That meeting was with President Demirel, Foreign Minister Ciller, Minister of Defense Tayan, and the Chief of the General Staff Karadayi. Prime Minister Erbakan was out of town when I was there on Monday morning. He requested a meeting with me Monday afternoon at one o'clock. I had to leave at 12:30, so I was not able to stay for that meeting. I regret that, because I would like to have discussed this issue with him, but unfortunately, we have rules on crew rest which did not allow our plane to stay any longer in Turkey.
The meeting Monday afternoon with the British and the French ... The British joined the United States in the warning which I've described to you and said they were prepared to do whatever was necessary to execute that warning. The French supported the continuation of Operation SOUTHERN WATCH, but they do not agree with the extension of Operation SOUTHERN WATCH to the 33rd degree parallel, so therefore, they are not joining in the particular warning. But they said they would invoke their own diplomatic actions to try to achieve the objectives of the warning that we were sending.
All in all, the meetings were with, as I indicated, top officials that influenced this operation. We got full support, and I expect that this linchpin of our strategy and containment of Iraq -- namely Operation SOUTHERN WATCH -- will continue, will continue in its full expanded form, and will continue with the full participation of all of the allies involved in it.
I mentioned to you earlier that I took advantage of the trip to stop off at both the Al Jaber Air Base in Kuwait and the Prince Sultan Air Base in Saudi Arabia. I was particularly interested in going to the Prince Sultan Air Base, because just six weeks ago I'd visited Saudi Arabia, and at that time received the approval of the Saudi Government to move all of our flight operations in Saudi Arabia, which had been in Dhahran and in Riyadh, to the new location at the Prince Sultan Air Base.
Upon that approval, I instructed General Peay to move expeditiously forward so that we could get all of the air crews and all of the operations moved down to Prince Sultan.
Now, you have to appreciate that Prince Sultan was essentially unused and unoccupied at that time. It had been used extensively during DESERT STORM, but it had not been used for flight operations for a good many years. So we were starting, essentially, from scratch to rebuild the flight operations. They have excellent runways, an excellent air traffic control tower, an excellent headquarters and maintenance building. They have no living quarters of any significance. Therefore, we were moving into pretty much of a bare base operation.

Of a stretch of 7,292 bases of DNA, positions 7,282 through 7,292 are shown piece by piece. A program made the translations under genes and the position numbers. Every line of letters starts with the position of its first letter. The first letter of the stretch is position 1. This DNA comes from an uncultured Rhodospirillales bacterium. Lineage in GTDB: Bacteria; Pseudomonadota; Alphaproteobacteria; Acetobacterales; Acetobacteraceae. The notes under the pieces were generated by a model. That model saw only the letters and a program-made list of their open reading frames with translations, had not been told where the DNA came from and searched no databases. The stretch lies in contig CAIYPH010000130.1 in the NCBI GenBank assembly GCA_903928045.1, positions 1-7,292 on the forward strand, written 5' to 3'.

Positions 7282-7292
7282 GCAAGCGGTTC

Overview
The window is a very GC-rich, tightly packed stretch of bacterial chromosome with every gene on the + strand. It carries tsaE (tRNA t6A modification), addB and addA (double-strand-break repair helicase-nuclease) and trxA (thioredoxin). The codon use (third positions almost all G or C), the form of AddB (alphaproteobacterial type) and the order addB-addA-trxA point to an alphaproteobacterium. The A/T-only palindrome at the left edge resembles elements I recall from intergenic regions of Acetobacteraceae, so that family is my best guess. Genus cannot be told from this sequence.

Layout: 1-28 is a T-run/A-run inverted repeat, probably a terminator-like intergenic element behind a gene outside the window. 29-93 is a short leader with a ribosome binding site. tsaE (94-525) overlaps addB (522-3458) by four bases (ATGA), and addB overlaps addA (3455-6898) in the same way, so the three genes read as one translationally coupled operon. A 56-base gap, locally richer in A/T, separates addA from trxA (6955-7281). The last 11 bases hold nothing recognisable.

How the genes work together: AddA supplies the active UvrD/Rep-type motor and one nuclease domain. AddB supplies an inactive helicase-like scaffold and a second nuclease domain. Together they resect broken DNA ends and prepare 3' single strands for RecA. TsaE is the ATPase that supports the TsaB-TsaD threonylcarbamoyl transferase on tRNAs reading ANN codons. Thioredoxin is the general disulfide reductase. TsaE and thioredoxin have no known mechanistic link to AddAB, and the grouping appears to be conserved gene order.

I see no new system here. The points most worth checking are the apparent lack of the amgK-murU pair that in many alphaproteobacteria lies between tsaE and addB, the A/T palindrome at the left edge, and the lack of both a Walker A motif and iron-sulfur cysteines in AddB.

In six weeks, General Peay and the CENTCOM team have performed what I consider to be a logistics miracle. They have moved all of the aircraft to the base -- the last aircraft got there the day I was there for my visit. All the while they were doing this moving, they have maintained over 100 sorties a day without missing a beat in support of this expanded no-fly zone. None of this would have been possible without the magnificent cooperation of Prince Sultan, the Saudi Minister of Defense, and, of course, the Saudi Air Force.
This new base provides perhaps the best protection for our forces of any base that I have ever seen. It includes a 1,200- foot security perimeter all around the base, a single access road which has very tight, very extensive controls at several points along the way.
Now, this is the report that I wanted to make to you of the trip. It was a very productive trip, a very worthwhile trip, a very tiring trip.
I'm happy to take a few questions.